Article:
Monday, September 17, 2007

One Story, Two Endings. Clearly I'm not a doctor yet.

The doctor looked at the patient's chief complaint on the chart. "Palpitations, SOBOE." He looked up at the nurse and made a joke out of it. "SOBOE - Shortness of breath on exertion... even I get that. Who doesn't get short of breath when they exercise?" The nurse laughed.

The doc grabbed the patient's ECG, which the nurses had already done and clipped to the patient's chart. One quick glance told him that it was a textbook example of normal sinus rhythm with the odd premature ventricular beat (PVC) - when the ventricles contract before they receive a signal from the sinoatrial node - something that happens in normal, healthy adults and is absolutely nothing to worry about.

"Hi, I'm Dr. Vitum Medicinus," said the doctor, scrawling his initials on the ECG sheet to show he'd read it, while walking into the patient's room. Dr. Medicinus took a quick history, and the patient described the thump in his chest that was consistent with a PVC. "We'll take a few blood tests and see how they turn out," said Dr. Medicinus, as he scrawled "MI Protocol" in the orders section of the chart. He was just covering his ass. He knew that the patient didn't really have a heart attack.

Sure enough, the blood tests for a heart attack were normal. "Nothing to worry about - PVCs are entirely normal if they're as infrequent as yours. You'll be just fine," said Dr. Medicinus as he walked back into the room. "If it gets worse, come on back in, but you're good to go now."

-----

The medical student looked at the patient's chief complaint on the chart. "Palpitations, SOBOE." He looked up at the doctor he was shadowing and made a joke out of it. "SOBOE - Shortness of breath on exertion... even I get that. Who doesn't get short of breath when they exercise?" The doctor laughed.

The doctor picked up the patient's ECG, which the nurses had already done and clipped to the patient's chart. One quick glance told the doctor that it was a textbook example of normal sinus rhythm with the odd PVC. Even the med student picked up on this.


"Hi, I'm Dr. Alex O'Brien," said the doctor, walking into the patient's room, "and this is Mr. Vitum Medicinus, a medical student working with me today; is it okay if he watches?" The patient nodded. Dr. O'Brien took a quick history, and the patient described the thump in his chest that was consistent with a PVC. "We'll take a few blood tests and see how they turn out," said Dr. O'Brien, as he scrawled "MI Protocol" in the orders section of the chart. Vitum thought to himself, "There's no way this patient is having a heart attack."

Vitum was right. Sure enough, the blood tests were normal. However, the doctor's years of experience told him to be cautious, and keep his mind open to other possible diagnoses. "I'm going to order one other test," he said.

Dr. O'Brien told Vitum that because the patient had just had his appendix out a few weeks ago, and was complaining of shortness of breath, he should check the patient's D-dimers - a blood test to measure if the body is breaking down a blood clot - as the patient was at risk for a pulmonary embolus - a clot in his lungs.

Vitum kicked himself. He remembered quickly dismissing the patient's complaint of shortness of breath. Actually, worse than that - Vitum had made a joke out of it.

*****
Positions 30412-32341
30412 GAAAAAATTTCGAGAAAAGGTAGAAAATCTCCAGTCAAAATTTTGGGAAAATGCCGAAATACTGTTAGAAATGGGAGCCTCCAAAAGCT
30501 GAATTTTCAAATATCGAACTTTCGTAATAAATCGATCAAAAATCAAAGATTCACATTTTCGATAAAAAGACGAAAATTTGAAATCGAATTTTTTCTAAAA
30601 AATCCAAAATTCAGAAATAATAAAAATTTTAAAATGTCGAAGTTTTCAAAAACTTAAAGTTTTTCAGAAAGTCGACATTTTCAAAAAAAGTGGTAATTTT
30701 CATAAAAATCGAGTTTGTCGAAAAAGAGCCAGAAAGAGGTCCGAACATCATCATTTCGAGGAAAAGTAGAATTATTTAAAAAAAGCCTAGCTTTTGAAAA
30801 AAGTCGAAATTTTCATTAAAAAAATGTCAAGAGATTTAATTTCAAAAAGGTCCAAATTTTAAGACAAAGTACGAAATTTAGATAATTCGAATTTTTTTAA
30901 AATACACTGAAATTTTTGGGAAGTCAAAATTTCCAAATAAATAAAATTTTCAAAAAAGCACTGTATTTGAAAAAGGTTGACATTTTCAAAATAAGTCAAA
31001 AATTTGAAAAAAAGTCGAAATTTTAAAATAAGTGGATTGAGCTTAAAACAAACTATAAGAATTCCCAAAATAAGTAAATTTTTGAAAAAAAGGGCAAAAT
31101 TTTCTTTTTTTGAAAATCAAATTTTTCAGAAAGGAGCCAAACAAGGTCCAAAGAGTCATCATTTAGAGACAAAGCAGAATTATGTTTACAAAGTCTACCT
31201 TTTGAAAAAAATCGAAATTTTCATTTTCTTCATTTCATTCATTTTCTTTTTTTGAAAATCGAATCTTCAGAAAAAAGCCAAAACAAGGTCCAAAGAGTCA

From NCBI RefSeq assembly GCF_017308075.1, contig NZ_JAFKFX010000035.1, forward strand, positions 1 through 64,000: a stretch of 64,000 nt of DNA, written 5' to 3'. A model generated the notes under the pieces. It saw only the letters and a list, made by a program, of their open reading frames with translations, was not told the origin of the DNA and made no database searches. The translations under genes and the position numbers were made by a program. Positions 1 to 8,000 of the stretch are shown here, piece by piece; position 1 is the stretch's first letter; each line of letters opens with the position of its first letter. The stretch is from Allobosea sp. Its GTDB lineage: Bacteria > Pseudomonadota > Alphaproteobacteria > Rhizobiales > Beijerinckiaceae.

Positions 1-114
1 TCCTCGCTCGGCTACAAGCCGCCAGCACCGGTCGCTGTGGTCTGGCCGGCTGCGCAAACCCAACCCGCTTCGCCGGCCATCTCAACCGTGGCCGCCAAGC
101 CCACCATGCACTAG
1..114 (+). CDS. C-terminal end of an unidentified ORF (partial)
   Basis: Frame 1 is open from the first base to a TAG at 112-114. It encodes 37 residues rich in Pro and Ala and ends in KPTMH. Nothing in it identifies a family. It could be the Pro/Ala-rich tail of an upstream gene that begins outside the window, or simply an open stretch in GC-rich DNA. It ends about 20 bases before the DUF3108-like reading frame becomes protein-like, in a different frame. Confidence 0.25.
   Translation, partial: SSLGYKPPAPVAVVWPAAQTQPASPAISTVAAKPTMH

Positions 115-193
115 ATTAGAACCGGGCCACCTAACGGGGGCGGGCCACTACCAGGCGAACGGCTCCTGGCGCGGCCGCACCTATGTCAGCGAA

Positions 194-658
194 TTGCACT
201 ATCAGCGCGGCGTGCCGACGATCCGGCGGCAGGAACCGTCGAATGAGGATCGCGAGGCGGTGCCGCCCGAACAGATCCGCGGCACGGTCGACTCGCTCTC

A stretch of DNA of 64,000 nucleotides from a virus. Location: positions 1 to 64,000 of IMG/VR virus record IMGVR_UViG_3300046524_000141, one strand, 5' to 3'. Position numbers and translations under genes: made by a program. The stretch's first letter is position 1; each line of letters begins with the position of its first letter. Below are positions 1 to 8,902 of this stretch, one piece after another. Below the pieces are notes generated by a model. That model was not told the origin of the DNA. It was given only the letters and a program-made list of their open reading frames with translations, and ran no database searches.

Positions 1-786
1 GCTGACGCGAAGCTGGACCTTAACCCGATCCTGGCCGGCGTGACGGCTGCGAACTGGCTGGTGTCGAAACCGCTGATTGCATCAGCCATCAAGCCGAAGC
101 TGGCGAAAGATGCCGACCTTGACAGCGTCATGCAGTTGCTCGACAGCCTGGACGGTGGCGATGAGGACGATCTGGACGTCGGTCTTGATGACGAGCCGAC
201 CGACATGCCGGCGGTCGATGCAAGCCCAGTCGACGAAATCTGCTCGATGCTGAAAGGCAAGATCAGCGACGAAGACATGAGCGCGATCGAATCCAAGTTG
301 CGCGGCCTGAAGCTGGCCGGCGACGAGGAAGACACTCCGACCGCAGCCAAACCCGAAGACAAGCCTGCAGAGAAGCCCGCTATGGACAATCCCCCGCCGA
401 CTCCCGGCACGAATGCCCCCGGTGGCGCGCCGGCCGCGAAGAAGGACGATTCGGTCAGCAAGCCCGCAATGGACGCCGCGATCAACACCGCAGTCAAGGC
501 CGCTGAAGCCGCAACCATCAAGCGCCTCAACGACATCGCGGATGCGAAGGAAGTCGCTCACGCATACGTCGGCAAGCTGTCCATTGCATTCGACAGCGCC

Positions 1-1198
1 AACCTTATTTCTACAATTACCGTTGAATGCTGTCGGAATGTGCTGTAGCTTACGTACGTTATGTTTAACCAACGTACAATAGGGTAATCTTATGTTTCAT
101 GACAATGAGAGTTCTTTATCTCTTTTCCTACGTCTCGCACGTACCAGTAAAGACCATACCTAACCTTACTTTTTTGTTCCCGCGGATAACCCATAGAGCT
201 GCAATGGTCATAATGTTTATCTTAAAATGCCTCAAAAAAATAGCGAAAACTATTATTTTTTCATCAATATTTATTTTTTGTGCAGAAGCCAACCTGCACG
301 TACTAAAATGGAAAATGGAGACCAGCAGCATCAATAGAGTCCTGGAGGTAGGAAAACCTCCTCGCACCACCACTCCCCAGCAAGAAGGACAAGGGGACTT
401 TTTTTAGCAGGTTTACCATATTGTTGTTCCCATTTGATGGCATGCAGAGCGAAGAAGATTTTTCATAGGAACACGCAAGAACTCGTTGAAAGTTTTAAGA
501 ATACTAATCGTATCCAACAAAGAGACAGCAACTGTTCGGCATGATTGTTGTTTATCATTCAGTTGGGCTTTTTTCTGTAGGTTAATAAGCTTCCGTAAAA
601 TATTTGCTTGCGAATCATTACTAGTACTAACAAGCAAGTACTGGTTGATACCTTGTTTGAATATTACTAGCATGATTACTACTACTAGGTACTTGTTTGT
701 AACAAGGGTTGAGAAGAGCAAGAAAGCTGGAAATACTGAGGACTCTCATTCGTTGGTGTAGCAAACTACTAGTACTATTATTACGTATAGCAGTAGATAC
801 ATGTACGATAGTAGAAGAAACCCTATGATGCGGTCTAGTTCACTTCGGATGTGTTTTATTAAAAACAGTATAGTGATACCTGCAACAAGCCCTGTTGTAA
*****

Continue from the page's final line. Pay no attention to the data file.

Sure enough, the D-dimers came back slightly elevated - not too high, but enough that the doctor wanted to get a CT to make sure. An hour later the CT came back positive for a pulmonary embolus - a blood clot in the patient's lung.

---

In our pulmonary pathology lecture a few months ago, the lecturer described a pulmonary embolus as one of the worst ways to die. "I've seen somebody die from it once," the lecturer said. "The guy just gasping for air like a guppy, breathing as hard and fast as he could. The air was getting in alright, but the blood wasn't, and he suffocated to death with lungs full of air."

If I was the doctor, I would've sent that patient home. Maybe killed him. Just as described above.

Apparently it's a good thing that I'm not actually responsible for any patients yet. I'm glad thing medical school is four years, not one... I've still got a heck of a lot to learn.


6 comments:

Anonymous said...

Please don't be too hard on yourself.

That's what all that classroom time and training are for - to learn.

I think somehow that you will be a really good doctor, because you aren't afraid to recognize that you don't know everything.

Tiny Shrink said...

I probably would have done the same thing--reading the first part of the story, PE wasn't even on my list.

Someone told me once that you can't be an attending unless "you add PE to every patient's differential diagnosis." Thus, there would have been times the d-dimer was negative, the patient a little anxious, drinking too much coffee and out of shape, and you'd be back in the doctor's lounge before he'd even finished his discharge paperwork.

Great post.

incidental findings said...

In medicine, we talk about a few different ways to learn:

Learn from doing something right.
Learn from the mistakes of others.
Learn from your own mistakes.

I've killed plenty of people. We all make mistakes. The true crime is not learning from those mistakes.

Dr. Smak said...

What they said.

It's important to learn from your errors, whether as an MSIII or an attending.

And it's equally important to come to grips with the fact that you *will* screw up again. Guaranteed. Find a way to make your peace with this crazy career you've chosen.

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